“As one committee chairman put it to me, no matter how high-flown the debate, at the end of the day, he had to have one vote more than 50 percent, or no budget passed. And what swung votes was what some people called pork and others called national defense. I soon understood the difference. Pork was national defense spending in another member’s district.”

“It was not easy to stand up to members of congress, since we needed their votes. But the line had to be drawn somewhere. Once, while serving as Weinberger’s military assistant, I got a call from Congressman Charles Wilson of Texas. Charlie Wilson was a defense stalwart and a particular rainmaker in winning aid for the mujahedin who were fighting the communist regime and Soviet forces in Afghanistan. Charlie had earlier called our Legislative Affairs Office to arrange military transportation for a trip to the region. He wanted to bring along his girlfriend. He had, quite correctly, been turned down. He then called me. He complained about nitpicking bureaucrats, and I knew I would straighten them out. I was well aware that Wilson was a vote we counted on, and I took a deep breath before answering. “Charlie,” I said, “that’s unauthorized use of government aircraft. The Secretary cannot approve it.”

“The girlfriend episode marked my first serious run-in with a member of Congress, and I came away with this conclusion. You can afford adversaries, but not enemies. Today’s adversary may be tomorrow’s ally. I managed to remain friends with Charlie and to accommodate his substantive requests. And we continued to get his vote on key issues.”

pp 338-9

“The next big question was what to do about the contras, who were still fighting the Marxist Sandinista government in Nicaragua. The backdoor aid to the contras that Ollie north had arranged to get around a congressional ban had created the messiest part of the Iran-contra affair. But that fact did not detract from the justice of the contra cause. How to deal with the contras, however, produced a fault line that split the administration right down the middle, even among those who supported them. George Sultan at State saw the contras as useful for keeping pressure on the Sandinistas to come to the bargaining table, where we hoped to persuade them to democratize their country and stop exporting communism. Cap Weinberger saw the contras in a romantic vein, like the mujahedin fighting the Soviets in Afghanistan. To him, these Nicaraguans were freedom fighters deserving our full support in a serious bid to throw off the Marxist yoke in Managua.”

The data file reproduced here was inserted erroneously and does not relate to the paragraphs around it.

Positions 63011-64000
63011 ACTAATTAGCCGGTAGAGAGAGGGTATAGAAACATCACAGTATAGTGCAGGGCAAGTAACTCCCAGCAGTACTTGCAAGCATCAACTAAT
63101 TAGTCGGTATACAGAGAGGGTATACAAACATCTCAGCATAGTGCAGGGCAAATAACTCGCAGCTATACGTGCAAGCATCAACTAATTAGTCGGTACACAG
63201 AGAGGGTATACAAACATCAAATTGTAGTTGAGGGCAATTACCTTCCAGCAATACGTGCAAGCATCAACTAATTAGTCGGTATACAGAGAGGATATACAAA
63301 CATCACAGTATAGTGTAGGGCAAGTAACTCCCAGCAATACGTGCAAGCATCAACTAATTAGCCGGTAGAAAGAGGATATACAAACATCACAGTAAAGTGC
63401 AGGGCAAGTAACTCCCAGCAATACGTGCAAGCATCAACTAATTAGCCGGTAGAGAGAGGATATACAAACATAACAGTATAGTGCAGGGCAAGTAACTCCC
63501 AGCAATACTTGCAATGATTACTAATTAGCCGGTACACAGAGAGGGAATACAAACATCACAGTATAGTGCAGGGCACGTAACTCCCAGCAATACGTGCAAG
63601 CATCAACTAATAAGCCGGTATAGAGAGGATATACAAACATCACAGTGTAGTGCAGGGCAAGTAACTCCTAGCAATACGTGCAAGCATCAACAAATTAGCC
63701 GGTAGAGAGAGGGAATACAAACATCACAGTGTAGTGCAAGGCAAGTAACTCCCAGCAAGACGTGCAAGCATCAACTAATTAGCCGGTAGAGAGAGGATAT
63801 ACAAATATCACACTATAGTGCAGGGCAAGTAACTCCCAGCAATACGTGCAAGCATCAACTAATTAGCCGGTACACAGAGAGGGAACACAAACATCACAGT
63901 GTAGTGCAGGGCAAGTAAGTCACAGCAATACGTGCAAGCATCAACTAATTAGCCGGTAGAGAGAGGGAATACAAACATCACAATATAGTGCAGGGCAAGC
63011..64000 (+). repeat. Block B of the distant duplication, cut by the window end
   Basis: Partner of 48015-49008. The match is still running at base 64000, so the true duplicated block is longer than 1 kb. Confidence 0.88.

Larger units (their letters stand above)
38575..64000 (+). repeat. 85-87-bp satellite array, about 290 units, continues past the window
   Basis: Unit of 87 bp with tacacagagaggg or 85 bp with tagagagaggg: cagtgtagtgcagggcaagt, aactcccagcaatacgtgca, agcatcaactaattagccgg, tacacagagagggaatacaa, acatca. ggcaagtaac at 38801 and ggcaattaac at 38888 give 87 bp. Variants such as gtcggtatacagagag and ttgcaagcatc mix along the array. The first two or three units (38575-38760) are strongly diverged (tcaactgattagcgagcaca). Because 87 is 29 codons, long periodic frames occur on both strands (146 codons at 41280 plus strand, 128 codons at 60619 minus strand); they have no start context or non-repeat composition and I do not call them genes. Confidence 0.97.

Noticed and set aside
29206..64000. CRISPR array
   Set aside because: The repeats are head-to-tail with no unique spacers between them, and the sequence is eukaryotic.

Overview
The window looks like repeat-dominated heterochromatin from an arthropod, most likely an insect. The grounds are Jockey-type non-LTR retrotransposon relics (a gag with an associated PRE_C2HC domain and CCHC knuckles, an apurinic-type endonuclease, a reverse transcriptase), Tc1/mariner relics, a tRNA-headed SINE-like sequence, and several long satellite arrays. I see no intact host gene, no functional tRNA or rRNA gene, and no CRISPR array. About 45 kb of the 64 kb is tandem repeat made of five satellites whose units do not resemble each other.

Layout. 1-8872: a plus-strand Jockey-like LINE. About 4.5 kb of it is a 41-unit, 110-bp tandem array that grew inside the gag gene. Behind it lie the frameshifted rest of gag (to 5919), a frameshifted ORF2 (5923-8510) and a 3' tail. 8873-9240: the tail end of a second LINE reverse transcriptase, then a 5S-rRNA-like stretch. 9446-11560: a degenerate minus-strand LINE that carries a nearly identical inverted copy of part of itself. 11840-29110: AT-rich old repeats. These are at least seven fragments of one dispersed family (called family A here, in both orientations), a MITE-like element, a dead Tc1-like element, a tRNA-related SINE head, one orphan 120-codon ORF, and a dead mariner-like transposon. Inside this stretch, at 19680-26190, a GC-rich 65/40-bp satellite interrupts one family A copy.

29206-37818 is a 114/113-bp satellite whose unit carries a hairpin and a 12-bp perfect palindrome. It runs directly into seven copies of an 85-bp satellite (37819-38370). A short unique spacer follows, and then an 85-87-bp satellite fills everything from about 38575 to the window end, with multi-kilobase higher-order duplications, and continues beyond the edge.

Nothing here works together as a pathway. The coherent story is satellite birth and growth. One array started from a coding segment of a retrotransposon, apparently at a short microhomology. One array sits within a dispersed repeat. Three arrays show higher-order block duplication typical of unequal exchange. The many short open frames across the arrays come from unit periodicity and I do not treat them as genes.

pp 340-1:

“Overarching all other concerns was our relationship with the Soviet Union. Our defense strategy and budget were almost wholly a reflection of Soviet capabilities and intentions as we read them…. Our choosing sides in conflicts around the world was almost always decided on the basis of East-West competition. The new Soviet leader, Mikhail Gorbachev, however, was turning the old Cold War formulas on their head. Gorbachev appeared to be more intent on solving the Soviet Union’s internal failings than in embarking on fruitless adventures from Angola to Afghanistan…. Only by reducing East-West tensions could he cut the Soviet Union’s voracious defense spending and turn the country’s resources to crying civilian needs…. Ronald Reagan was operating from a position of political and military strength.”

“It was now time for substance over ceremony. Gorbachev still wanted to derail SDI, and he wanted to make a pitch for economic aid for his country. We wanted the Soviets out of Afghanistan and wanted Jews to be free to leave the Soviet Union. I had arranged for the principals…to meet in the Oval Office at 2:30 PM. But the State Department wanted so many people included…that, at the last minute, George Shultz asked to move to the much larger Cabinet Room. My antennae started quivering. Sudden changes threw Ronald Reagan off his form. Unwisely, I yielded to Shultz.”

p 377:

“We were going to Moscow with high hopes. On May 15, the Soviets had started to pull their troops out of Afghanistan. And during this summit, we expected to complete the nuclear arms reduction breakthrough…. We expected approval, but not without a fight from conservatives, Republican and Democrat. The treaty was bitter for these people to swallow because we would have to give up some weapons and because a residue of distrust of the Soviet Union persisted.”

p 481:

“He was most moved, however, at our last stop…the Vietnam Veterans Memorial…. Moiseyev was quiet as we trooped along the wall. At the end he said, ‘We need to do more. We don’t remember enough.'”